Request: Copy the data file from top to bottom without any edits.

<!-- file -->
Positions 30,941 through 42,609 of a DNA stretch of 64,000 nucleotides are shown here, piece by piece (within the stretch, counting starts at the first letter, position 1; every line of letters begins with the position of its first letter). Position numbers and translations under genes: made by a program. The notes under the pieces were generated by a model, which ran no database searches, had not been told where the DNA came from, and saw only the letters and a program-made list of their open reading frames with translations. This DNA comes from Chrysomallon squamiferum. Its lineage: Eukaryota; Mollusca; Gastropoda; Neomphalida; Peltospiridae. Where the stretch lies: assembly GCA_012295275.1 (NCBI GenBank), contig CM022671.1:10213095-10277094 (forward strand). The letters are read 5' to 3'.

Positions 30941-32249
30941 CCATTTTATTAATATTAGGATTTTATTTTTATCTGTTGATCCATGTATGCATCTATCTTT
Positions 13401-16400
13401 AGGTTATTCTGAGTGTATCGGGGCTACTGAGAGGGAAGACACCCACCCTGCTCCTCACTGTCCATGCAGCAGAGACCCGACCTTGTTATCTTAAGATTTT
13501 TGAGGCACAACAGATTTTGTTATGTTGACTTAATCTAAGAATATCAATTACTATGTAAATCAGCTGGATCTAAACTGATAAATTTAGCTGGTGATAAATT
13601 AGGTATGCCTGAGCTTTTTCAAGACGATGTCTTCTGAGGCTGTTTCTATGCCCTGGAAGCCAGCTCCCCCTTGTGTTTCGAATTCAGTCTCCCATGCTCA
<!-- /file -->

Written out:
Positions 30,941 through 42,609 of a DNA stretch of 64,000 nucleotides are shown here, piece by piece (within the stretch, counting starts at the first letter, position 1; every line of letters begins with the position of its first letter). Position numbers and translations under genes: made by a program. The notes under the pieces were generated by a model, which ran no database searches, had not been told where the DNA came from, and saw only the letters and a program-made list of their open reading frames with translations. This DNA comes from Chrysomallon squamiferum. Its lineage: Eukaryota; Mollusca; Gastropoda; Neomphalida; Peltospiridae. Where the stretch lies: assembly GCA_012295275.1 (NCBI GenBank), contig CM022671.1:10213095-10277094 (forward strand). The letters are read 5' to 3'.

Positions 30941-32249
30941 CCATTTTATTAATATTAGGATTTTATTTTTATCTGTTGATCCATGTATGCATCTATCTTT
Positions 13401-16400
13401 AGGTTATTCTGAGTGTATCGGGGCTACTGAGAGGGAAGACACCCACCCTGCTCCTCACTGTCCATGCAGCAGAGACCCGACCTTGTTATCTTAAGATTTT
13501 TGAGGCACAACAGATTTTGTTATGTTGACTTAATCTAAGAATATCAATTACTATGTAAATCAGCTGGATCTAAACTGATAAATTTAGCTGGTGATAAATT
13601 AGGTATGCCTGAGCTTTTTCAAGACGATGTCTTCTGAGGCTGTTTCTATGCCCTGGAAGCCAGCTCCCCCTTGTGTTTCGAATTCAGTCTCCCATGCTCA